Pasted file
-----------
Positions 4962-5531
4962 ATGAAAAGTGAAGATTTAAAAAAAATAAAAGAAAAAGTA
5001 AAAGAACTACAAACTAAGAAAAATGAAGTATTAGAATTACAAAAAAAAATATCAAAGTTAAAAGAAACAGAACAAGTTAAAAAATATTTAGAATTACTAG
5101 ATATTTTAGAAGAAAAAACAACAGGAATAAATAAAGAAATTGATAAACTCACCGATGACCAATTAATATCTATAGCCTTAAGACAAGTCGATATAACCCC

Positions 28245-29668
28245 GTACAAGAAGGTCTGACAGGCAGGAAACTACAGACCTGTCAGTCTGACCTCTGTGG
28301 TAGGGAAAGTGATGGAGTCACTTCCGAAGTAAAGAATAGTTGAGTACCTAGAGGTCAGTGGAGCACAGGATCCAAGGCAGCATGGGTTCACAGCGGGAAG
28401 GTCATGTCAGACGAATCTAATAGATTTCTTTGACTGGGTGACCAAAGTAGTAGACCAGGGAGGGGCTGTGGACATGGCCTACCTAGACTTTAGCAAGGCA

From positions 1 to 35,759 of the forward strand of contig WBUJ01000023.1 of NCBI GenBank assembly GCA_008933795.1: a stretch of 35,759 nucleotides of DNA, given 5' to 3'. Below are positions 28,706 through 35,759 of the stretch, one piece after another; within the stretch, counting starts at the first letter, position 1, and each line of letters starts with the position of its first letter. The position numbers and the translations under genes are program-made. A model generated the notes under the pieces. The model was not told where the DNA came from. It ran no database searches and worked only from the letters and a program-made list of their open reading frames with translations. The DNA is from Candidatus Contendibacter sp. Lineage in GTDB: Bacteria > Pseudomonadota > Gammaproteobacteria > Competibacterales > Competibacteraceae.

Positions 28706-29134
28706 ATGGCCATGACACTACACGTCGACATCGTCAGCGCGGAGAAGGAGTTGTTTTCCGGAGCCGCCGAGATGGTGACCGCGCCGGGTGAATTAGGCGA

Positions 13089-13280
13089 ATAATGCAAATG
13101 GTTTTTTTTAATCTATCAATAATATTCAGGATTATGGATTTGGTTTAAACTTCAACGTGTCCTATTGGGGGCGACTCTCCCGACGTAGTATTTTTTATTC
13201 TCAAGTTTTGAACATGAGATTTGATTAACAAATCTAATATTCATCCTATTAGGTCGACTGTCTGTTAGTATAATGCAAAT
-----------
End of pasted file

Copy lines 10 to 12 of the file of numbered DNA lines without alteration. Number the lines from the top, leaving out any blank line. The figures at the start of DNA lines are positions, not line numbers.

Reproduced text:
Positions 28706-29134
28706 ATGGCCATGACACTACACGTCGACATCGTCAGCGCGGAGAAGGAGTTGTTTTCCGGAGCCGCCGAGATGGTGACCGCGCCGGGTGAATTAGGCGA

Positions 13089-13280